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Mitosis

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Mitosis

Postby OoBiologyoO » Fri Nov 10, 2006 8:53 pm

Hi!

Apparently, before counting the # of chromosomes in onion root cells, we can make predictions about the number we are going to find. How is this possible? I am not asking for an answer necessarly, but some pointers would be great!

THANK YOU!

S.
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Postby druid » Fri Nov 10, 2006 10:06 pm

Possibly you can predict the number of chromozomes you'll see by searching the web for "Allium cepa chromosome number".
It's almost surely you'll find in 2 seconds that 2*n = 16

:)
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Postby OoBiologyoO » Fri Nov 10, 2006 10:10 pm

Well, the problem is that we are supposed to predict the number of chromosomes by ourselves, meaning without using existing data...
Apparently, something about onion root cells should lead us to a number close to 18...
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Postby druid » Fri Nov 10, 2006 10:16 pm

OoBiologyoO wrote:Apparently, something about onion root cells should lead us to a number close to 18...


No.
Apparently due to actively dividing cells at root tips, you'll catch cells at mitosis with 4*n number of chromosomes ( at metaphase for example ).
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Postby OoBiologyoO » Fri Nov 10, 2006 10:25 pm

Ok, so this would be one way of predicting. We can look at cells in mitosis, and count the chromosomes, and then divide...
Would there be any other way?
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Postby druid » Fri Nov 10, 2006 10:40 pm

OoBiologyoO wrote:Ok, so this would be one way of predicting. We can look at cells in mitosis, and count the chromosomes, and then divide...
Would there be any other way?


It seems i don't really understand your question.
Do you mean the following task: "Given name of a species, predict number of chromosomes it has." ?
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Postby OoBiologyoO » Fri Nov 10, 2006 10:47 pm

No, basically in class we looked at cells in mitosis from an onion root.
We found that, on average, there were 18 chromosomes per cell in anaphase.
But they ask us, if we didn't have a microscope, how we could predict the number of chromosomes we were going to find...
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Postby druid » Fri Nov 10, 2006 11:19 pm

Well, that you've got 18 on avarage is due to blurred vision ;).
Number of chromosome in species is constant ( Usually incorrect number of chromosomes leads to death of the cell ).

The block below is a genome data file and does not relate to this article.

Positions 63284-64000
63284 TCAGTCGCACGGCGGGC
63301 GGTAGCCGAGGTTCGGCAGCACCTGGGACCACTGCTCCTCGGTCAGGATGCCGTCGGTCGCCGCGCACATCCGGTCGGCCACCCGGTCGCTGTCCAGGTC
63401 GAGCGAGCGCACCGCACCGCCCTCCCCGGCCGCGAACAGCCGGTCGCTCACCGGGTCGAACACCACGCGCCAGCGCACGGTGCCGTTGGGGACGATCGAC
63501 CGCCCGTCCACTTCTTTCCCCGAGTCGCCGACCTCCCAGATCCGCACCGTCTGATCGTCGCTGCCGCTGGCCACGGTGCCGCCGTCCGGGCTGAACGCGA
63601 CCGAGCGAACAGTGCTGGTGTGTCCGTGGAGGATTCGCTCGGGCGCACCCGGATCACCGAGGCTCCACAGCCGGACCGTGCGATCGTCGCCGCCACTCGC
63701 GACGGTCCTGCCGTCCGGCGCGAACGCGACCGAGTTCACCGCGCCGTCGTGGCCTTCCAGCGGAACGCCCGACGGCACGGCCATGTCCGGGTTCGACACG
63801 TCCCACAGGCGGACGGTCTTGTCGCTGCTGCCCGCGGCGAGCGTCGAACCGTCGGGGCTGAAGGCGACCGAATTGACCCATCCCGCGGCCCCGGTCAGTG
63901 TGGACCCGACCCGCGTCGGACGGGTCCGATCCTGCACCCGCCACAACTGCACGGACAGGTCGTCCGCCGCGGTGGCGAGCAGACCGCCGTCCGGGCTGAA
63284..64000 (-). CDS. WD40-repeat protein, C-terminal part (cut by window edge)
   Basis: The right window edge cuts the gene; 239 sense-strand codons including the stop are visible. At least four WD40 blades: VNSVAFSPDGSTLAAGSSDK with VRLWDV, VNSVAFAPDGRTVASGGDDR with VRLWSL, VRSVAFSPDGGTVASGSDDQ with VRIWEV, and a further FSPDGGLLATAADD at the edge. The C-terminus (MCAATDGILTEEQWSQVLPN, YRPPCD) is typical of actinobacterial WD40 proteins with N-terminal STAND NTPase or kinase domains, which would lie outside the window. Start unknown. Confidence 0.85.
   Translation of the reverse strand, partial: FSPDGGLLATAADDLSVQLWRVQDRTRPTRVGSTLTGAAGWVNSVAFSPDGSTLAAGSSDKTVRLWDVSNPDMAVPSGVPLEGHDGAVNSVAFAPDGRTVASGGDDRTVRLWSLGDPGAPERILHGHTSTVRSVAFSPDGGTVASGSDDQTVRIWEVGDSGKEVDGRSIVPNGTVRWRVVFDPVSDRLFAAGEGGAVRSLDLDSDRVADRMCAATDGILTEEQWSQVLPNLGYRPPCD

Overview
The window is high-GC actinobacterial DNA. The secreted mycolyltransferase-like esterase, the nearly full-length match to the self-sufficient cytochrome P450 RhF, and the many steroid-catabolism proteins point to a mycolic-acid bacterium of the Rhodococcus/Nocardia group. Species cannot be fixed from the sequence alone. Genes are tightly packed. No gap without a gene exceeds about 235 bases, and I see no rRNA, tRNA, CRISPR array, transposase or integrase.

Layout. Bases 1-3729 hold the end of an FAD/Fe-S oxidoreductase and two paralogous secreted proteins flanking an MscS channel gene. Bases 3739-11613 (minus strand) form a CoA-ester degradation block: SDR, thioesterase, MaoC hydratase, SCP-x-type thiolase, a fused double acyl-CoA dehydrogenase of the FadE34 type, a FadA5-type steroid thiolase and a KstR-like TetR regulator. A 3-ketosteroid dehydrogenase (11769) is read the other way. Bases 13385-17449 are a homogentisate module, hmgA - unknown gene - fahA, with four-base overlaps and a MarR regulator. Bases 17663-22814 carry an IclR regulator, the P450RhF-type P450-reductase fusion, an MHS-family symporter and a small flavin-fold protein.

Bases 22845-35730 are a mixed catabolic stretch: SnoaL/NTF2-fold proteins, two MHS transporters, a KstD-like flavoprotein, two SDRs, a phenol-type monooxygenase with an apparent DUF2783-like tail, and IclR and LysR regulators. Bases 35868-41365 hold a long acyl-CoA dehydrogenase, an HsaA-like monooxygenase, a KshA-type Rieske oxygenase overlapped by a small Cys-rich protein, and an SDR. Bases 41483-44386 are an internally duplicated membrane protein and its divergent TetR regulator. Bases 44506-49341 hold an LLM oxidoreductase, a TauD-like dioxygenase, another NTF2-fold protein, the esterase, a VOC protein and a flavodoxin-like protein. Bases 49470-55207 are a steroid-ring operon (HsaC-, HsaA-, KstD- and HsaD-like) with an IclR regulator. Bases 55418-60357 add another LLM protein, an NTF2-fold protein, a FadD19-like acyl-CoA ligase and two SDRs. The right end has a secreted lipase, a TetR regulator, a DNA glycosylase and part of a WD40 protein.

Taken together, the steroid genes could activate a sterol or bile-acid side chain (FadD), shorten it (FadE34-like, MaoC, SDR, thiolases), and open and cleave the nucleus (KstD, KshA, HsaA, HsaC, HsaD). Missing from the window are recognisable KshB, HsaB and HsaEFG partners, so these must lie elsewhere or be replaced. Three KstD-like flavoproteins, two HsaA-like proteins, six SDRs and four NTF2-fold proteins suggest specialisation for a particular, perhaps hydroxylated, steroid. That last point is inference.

Onion's haploid set is 8 chromosomes, diploid set is 8*2=16 chromosomes.
At anaphase you cannot distinguish between sister chromatids thus the apparent number of chromosomes is not changed, that is it remains 16.

Without microscope you can predict the number of chromosomes at any stage of cell cycle by the following rule ( for diploid organism ):

[interphase]--> 2N --[synthesis]--> 4N ---[mitosis]--> 2N ---> [interphase]

where N is haploid number of chromosomes.
Anyway you have to know N from observation or database.
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Postby OoBiologyoO » Sat Nov 11, 2006 5:27 pm

Actually, I may have mixed up 16 and 18, so yes you might be right there!

So, there is no way of knowing how many chromosomes an onion cell has, unless we look with a microscope or search for existing data?
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Postby druid » Sat Nov 11, 2006 6:13 pm

OoBiologyoO wrote:So, there is no way of knowing how many chromosomes an onion cell has, unless we look with a microscope or search for existing data?


If you discover something else, please post it here.
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Postby MrMistery » Sat Nov 11, 2006 7:17 pm

there is a way of aproximating the degree of poliploidy in higher plants, maybe your teacher expects of answer of this type. though i have never heard of poliploid onion..
"As a biologist, I firmly believe that when you're dead, you're dead. Except for what you live behind in history. That's the only afterlife" - J. Craig Venter
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Postby druid » Sun Nov 12, 2006 12:15 am

I would answer so:

1. If the cell observed is in
phase=[interphase..gap1] it has 2*8=16 chromosomes.

2. If the cell observed is in
phase=(synthesis..metaphase) it has 2*8*2=32 chromosomes which appear to be 16 chromosomes.

3. If the cell observed is in
phase=[anaphase..cytokinesis] it has 16+16=32 chromosomes which will be observable because they have been separated by the spindle and moving to opposite directions.

Reminder:
[, ] including ends
(, ) excluding ends

If something's gone wrong with cell devision another numbers can appear, so the above statements are only hypoteses.
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